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Let's make Europe wild again

This cutie is an Iberian lynx, Europe’s most endangered wild cat, trying to survive in the Portuguese & Spanish cork oak forests. Using cork from these forests helps preserving their habitat, it avoids cutting down the trees to make roads or for intensive farming. Besides that, breeding & preservation programs are helping the Iberian lynx to survive.

We have pledged to support CBD HABITAT, an organization that takes actions to preserve the lynx’s ecosystem. Your purchases have a direct impact on Europe’s wild. So let the lynx roar again!! (They actually don’t roar, but you get us right?)

Critically endangered

The cork oak forests boasts one of the most diverse ecosystems found outside of the Amazon or Borneo rain forests, with hundreds of different species such as the Iberian wolf, Spanish imperial eagle and the Iberian lynx calling this ecosystem their home. The Iberian lynx is the only remaining wild cat in Europe, and relies on cork forests for shelter and as a hunting ground.

Two decades ago, fewer than 100 Iberian lynx remained, and the situation was highly critical. Prompted by the critically low numbers and partly funded by the European Union, the Lynx programme was launched, pillared by a breeding program and habitat safeguards.

The Breeding Program

The breeding program was initially an emergency strategy surrounded by uncertainty. Scientists had little knowledge of lynx biology: would the animal be capable of adapting and breeding in captivity? And, if so, could a captive-bred lynx survive in the wild?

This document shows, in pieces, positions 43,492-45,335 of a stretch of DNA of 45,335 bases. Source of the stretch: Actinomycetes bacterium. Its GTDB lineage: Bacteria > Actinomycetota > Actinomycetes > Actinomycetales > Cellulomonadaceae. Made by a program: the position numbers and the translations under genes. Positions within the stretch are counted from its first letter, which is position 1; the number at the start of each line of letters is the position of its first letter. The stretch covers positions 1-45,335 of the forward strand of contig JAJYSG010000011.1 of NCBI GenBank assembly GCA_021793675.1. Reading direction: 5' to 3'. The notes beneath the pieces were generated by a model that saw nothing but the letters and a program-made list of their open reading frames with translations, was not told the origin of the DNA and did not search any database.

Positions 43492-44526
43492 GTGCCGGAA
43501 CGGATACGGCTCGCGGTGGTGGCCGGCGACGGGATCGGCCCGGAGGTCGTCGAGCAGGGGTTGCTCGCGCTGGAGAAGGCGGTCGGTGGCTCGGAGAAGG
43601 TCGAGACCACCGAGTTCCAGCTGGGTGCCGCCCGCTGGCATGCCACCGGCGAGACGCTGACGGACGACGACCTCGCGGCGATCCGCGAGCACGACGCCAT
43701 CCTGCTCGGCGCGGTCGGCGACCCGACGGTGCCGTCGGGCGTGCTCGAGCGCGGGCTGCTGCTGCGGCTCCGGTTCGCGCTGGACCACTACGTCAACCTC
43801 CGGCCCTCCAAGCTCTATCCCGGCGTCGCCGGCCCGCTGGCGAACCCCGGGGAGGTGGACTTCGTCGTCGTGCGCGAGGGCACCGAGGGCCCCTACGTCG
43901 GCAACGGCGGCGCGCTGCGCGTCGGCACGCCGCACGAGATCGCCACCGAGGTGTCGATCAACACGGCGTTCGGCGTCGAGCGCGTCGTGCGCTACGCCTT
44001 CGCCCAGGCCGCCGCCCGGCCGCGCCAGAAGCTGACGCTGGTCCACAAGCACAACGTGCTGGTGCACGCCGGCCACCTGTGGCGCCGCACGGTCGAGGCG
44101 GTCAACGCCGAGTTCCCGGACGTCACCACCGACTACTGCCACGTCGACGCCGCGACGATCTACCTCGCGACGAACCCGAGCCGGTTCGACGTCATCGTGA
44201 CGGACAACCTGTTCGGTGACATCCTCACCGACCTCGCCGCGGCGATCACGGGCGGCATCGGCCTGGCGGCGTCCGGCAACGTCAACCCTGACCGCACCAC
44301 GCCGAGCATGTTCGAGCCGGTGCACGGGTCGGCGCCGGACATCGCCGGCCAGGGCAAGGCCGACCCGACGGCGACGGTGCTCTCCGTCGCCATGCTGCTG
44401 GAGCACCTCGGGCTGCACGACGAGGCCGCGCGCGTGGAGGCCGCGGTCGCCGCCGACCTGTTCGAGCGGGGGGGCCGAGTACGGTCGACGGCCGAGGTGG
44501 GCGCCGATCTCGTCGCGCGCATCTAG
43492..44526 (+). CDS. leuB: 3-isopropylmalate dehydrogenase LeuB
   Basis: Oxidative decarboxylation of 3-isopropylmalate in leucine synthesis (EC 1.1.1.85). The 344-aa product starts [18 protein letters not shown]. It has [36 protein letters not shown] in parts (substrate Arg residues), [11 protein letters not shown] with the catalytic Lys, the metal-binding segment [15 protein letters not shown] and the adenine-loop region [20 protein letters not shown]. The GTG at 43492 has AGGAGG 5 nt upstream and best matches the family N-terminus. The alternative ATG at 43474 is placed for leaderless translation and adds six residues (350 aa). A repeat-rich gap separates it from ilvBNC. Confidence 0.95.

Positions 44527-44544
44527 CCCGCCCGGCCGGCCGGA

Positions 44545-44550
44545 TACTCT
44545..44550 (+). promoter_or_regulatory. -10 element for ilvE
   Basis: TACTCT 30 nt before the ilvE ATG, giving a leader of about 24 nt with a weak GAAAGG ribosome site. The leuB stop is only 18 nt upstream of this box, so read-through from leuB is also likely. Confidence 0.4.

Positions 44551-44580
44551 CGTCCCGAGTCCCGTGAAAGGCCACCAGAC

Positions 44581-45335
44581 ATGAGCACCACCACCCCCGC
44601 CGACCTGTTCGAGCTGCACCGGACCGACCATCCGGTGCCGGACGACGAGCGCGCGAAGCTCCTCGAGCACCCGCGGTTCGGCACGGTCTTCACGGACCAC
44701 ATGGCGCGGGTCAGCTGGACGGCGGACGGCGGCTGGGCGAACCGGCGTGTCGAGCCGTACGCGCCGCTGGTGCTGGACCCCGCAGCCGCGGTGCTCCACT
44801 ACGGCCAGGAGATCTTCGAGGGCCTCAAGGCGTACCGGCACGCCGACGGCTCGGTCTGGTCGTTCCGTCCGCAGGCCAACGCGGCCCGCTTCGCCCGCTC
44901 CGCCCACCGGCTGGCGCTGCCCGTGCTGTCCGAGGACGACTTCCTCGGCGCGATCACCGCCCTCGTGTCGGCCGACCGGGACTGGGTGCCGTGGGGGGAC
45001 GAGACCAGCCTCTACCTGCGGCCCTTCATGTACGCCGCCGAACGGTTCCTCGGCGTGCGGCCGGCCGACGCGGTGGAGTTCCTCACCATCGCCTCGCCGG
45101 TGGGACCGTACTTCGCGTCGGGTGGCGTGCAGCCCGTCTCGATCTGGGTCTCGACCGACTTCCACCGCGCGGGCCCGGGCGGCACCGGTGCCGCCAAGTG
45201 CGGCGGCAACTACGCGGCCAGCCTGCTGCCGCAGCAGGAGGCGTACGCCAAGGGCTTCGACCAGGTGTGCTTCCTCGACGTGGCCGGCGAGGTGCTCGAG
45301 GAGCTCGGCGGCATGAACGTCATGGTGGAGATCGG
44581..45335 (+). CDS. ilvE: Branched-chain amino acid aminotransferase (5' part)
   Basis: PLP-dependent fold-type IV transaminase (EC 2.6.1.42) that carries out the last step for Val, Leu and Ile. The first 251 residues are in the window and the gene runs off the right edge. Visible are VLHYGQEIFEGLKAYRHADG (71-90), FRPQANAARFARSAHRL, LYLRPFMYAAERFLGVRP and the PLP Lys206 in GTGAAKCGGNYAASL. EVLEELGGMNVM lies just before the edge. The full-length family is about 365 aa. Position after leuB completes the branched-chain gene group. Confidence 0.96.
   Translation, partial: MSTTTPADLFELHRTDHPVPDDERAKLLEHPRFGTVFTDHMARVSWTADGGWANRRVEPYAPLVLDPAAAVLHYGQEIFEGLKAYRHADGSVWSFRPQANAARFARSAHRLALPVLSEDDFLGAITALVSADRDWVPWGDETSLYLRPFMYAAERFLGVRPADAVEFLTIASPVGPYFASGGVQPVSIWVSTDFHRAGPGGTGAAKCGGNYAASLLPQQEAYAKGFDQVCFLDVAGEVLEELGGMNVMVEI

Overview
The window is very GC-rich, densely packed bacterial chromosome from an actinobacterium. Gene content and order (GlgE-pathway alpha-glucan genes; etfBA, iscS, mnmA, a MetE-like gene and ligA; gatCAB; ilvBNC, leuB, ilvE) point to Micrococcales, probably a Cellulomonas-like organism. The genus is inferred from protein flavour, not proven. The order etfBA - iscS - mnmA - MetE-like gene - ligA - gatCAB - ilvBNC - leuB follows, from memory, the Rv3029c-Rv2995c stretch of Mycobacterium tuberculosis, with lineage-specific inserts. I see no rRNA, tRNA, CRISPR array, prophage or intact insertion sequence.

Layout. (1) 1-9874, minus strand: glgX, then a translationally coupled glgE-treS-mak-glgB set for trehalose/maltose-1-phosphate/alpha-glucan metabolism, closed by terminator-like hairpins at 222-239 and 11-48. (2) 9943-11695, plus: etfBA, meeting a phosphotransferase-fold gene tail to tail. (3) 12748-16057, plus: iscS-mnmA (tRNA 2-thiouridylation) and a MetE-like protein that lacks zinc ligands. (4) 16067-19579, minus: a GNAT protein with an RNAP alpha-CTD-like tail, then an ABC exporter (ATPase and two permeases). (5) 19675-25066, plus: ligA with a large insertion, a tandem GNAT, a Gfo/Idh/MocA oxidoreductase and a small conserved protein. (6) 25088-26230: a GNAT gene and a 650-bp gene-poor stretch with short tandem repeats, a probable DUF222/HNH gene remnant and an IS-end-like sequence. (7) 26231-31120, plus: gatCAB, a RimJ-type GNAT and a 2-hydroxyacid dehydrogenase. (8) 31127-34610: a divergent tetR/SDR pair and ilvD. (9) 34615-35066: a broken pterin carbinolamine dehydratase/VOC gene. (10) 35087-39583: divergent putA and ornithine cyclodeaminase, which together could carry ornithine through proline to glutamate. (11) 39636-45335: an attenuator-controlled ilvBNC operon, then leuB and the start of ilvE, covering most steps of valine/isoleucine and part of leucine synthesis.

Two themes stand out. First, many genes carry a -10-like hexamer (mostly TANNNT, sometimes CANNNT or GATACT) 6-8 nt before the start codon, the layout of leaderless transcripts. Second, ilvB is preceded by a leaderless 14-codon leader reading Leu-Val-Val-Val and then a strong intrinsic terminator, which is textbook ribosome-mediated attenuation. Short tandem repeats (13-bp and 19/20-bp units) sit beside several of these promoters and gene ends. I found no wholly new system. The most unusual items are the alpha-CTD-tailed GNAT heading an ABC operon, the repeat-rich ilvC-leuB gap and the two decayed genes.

In hindsight, biologists had little to fear. Following the program’s implementation, the number of cubs soon exceeded the facilities’ capacity, and more centers were opened to house the animals. Over the years, nearly 500 lynxes were born across five captive breeding locations in Spain and Portugal: El Acebuche, La Olivilla, Silves, Zarza de Granadilla and Zoobotánico de Jerez. It’s an impressive success story.

Reducing Threats

The breeding program was only the beginning and there are still a lot of obstacles in the way for the Iberian lynx. These threats include habitat loss, declining food source, poaching and car collisions.

Firstly, rabbits are the favourite food of the Iberian lynx, but rabbit populations have fallen due to epidemics which has, in turn, negatively affected the lynx’s population.

Besides boosting rabbit numbers, the conservation of the Mediterranean scrubland has been, and will continue to be, a pivotal part of preserving the lynx.

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